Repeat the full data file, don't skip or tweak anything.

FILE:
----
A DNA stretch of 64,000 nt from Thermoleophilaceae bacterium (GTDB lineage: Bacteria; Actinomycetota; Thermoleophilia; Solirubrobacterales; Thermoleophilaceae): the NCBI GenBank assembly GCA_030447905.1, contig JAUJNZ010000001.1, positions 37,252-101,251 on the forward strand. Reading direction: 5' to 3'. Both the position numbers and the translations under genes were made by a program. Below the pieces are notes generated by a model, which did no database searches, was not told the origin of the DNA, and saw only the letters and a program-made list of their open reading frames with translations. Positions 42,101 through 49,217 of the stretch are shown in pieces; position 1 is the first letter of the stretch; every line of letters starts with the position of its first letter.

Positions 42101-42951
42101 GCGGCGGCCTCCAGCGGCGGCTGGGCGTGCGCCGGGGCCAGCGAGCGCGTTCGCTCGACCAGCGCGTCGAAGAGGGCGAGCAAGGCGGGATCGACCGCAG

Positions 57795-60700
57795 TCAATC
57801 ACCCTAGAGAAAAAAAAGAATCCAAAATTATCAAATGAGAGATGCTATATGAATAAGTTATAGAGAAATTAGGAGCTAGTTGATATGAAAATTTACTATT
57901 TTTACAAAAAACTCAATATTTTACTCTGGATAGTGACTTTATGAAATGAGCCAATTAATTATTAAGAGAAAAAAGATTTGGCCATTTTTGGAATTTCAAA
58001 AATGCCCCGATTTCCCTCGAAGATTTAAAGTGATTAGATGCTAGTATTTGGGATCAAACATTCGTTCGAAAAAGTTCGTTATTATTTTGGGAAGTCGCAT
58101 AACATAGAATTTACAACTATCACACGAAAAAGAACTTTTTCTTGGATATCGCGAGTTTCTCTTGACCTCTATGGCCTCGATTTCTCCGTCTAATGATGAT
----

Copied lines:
A DNA stretch of 64,000 nt from Thermoleophilaceae bacterium (GTDB lineage: Bacteria; Actinomycetota; Thermoleophilia; Solirubrobacterales; Thermoleophilaceae): the NCBI GenBank assembly GCA_030447905.1, contig JAUJNZ010000001.1, positions 37,252-101,251 on the forward strand. Reading direction: 5' to 3'. Both the position numbers and the translations under genes were made by a program. Below the pieces are notes generated by a model, which did no database searches, was not told the origin of the DNA, and saw only the letters and a program-made list of their open reading frames with translations. Positions 42,101 through 49,217 of the stretch are shown in pieces; position 1 is the first letter of the stretch; every line of letters starts with the position of its first letter.

Positions 42101-42951
42101 GCGGCGGCCTCCAGCGGCGGCTGGGCGTGCGCCGGGGCCAGCGAGCGCGTTCGCTCGACCAGCGCGTCGAAGAGGGCGAGCAAGGCGGGATCGACCGCAG

Positions 57795-60700
57795 TCAATC
57801 ACCCTAGAGAAAAAAAAGAATCCAAAATTATCAAATGAGAGATGCTATATGAATAAGTTATAGAGAAATTAGGAGCTAGTTGATATGAAAATTTACTATT
57901 TTTACAAAAAACTCAATATTTTACTCTGGATAGTGACTTTATGAAATGAGCCAATTAATTATTAAGAGAAAAAAGATTTGGCCATTTTTGGAATTTCAAA
58001 AATGCCCCGATTTCCCTCGAAGATTTAAAGTGATTAGATGCTAGTATTTGGGATCAAACATTCGTTCGAAAAAGTTCGTTATTATTTTGGGAAGTCGCAT
58101 AACATAGAATTTACAACTATCACACGAAAAAGAACTTTTTCTTGGATATCGCGAGTTTCTCTTGACCTCTATGGCCTCGATTTCTCCGTCTAATGATGAT